Our main idea is to make use of an algorithm from (Aggarwal et al., 2017), which enables Alice to send a message of unknown length to Bob in our model, but is inefficient. 222We refer the reader to (Aggarwal et al., 2017) for details on this algorithm; we discuss only its use in this paper. We thus use a two phase approach. First, we send the length of the message (i.e. a total of bits) from Alice to Bob using the algorithms of (Aggarwal et al., 2017). Second, once Bob learns the value , we use the algorithm from Section 2 to communicate the message . We will show that the total number of bits sent by this two phase algorithm is asymptotically similar to the case when the message length is known by Bob in advance.
4.1. Algorithm Overview
Let be a noise-free protocol in which Alice sends to Bob, who is unaware of the length ( in this case) of the message. Let be a noise-free protocol in which Alice sends to Bob, who knows the length a priori. W can write the noise-free protocol to communicate from Alice to Bob, who does not know , as a composition of and in this order. Let and be the simulations of and , respectively, that are robust to adversarial bit flipping.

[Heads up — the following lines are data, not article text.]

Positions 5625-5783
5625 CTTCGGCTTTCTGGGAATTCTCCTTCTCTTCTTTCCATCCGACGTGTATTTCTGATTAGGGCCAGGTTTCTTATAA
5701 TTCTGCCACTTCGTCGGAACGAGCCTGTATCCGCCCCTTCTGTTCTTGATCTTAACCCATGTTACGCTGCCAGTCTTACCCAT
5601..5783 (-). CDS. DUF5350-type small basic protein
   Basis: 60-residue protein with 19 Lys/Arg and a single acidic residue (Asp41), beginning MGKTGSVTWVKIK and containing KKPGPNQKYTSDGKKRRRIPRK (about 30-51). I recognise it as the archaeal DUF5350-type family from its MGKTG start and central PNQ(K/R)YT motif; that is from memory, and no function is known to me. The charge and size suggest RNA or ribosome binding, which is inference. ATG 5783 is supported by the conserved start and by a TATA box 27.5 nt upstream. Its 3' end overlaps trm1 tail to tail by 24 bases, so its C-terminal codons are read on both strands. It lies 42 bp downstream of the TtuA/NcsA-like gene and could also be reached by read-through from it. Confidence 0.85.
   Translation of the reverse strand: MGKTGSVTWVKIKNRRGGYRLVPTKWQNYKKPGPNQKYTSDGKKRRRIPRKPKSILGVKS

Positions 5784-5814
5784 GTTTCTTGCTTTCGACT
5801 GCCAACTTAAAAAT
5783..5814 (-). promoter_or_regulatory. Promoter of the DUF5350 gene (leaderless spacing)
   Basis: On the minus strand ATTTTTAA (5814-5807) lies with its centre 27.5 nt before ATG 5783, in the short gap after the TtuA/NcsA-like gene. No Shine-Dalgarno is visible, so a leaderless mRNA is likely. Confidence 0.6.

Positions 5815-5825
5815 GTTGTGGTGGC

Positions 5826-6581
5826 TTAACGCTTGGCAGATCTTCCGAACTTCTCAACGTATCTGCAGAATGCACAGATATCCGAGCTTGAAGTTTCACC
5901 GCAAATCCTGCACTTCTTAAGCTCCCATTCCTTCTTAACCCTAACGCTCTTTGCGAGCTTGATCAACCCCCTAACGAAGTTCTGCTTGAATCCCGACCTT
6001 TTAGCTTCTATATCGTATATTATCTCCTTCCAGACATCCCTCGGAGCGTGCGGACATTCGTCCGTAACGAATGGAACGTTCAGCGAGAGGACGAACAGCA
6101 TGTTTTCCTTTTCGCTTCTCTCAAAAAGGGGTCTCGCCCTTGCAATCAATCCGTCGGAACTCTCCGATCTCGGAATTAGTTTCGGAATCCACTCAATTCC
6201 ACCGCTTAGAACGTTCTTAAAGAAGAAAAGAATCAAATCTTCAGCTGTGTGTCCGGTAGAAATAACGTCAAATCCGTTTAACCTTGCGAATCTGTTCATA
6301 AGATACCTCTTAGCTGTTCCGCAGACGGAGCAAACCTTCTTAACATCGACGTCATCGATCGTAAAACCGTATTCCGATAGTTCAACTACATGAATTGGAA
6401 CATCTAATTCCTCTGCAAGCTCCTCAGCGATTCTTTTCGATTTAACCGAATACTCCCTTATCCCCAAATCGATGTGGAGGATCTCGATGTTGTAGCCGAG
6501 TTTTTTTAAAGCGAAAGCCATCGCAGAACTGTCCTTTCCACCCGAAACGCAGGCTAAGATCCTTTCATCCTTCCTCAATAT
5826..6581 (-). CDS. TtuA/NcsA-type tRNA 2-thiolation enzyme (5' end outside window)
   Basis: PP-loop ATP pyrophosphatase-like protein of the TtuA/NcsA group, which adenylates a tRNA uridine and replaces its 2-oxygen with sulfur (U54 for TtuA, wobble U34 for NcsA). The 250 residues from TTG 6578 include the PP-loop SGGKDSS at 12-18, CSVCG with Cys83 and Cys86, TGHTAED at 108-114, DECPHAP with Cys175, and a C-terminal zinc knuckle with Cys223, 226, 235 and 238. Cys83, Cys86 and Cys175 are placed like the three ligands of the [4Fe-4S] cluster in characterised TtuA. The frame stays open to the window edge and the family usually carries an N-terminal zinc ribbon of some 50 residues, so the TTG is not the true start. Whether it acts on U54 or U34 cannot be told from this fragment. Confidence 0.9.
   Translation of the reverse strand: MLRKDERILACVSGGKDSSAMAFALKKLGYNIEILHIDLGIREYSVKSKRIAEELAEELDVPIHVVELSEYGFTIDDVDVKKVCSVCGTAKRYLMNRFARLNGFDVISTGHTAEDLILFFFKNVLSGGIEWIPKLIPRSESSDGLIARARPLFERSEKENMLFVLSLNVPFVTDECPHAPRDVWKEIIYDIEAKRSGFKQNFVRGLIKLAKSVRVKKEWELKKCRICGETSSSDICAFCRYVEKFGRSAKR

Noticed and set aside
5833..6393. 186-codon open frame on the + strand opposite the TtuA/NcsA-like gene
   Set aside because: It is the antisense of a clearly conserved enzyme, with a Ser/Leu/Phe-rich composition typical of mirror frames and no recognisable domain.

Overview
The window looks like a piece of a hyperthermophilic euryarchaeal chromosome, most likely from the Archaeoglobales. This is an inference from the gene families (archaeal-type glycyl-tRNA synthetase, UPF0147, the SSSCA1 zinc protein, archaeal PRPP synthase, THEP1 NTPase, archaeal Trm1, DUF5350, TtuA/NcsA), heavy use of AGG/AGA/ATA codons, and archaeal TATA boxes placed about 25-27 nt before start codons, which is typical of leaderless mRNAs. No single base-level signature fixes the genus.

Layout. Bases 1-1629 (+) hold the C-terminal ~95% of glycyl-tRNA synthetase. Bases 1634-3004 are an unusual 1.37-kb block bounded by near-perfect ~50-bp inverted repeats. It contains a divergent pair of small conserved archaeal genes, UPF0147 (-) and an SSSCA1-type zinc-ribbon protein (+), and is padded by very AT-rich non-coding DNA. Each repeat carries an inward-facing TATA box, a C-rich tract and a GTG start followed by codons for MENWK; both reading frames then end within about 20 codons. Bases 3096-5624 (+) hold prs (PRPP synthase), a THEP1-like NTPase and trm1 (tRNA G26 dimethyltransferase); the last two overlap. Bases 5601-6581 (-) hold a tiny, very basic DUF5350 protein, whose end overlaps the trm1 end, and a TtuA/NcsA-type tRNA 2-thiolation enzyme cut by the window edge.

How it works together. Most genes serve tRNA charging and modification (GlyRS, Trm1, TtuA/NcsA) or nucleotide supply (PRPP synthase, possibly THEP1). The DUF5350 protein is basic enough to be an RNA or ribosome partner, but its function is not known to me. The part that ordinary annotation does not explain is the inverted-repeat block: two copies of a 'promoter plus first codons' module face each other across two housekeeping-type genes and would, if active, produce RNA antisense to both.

To simulate with desired error probability , we proceed in two steps. We first make robust with error tolerance using Algorithm from (Aggarwal et al., 2017), setting . Then, we make robust with error tolerance using Algorithms 1 and 2. This way, when we compose the robust versions of and , we get with error probability at most (by union bound). The correctness of immediately follows from the correctness of and , by construction.
4.2. Probability of Failure
The failure events for are exactly the failure events for and . In other words, we say fails when one or both of and fail. Thus, the failure probability of is at most , by a simple union bound over the two sub-protocols.
4.3. Number of bits sent
To analyze the number of bits sent, let be the number of bits flipped by the adversary in and be the number of bits flipped by the adversary in . Recall that the length of the message from Alice to Bob in is and that in is . Let be the number of bits sent in and be the number of bits sent in . Thus, using Theorem from (Aggarwal et al., 2017) (with and ), we get
Similarly, using Theorem 3.1 from this paper (with ), we get
Using , the total number of bits sent by is then . The proof of Theorem 1.1 now follows directly from the above analysis.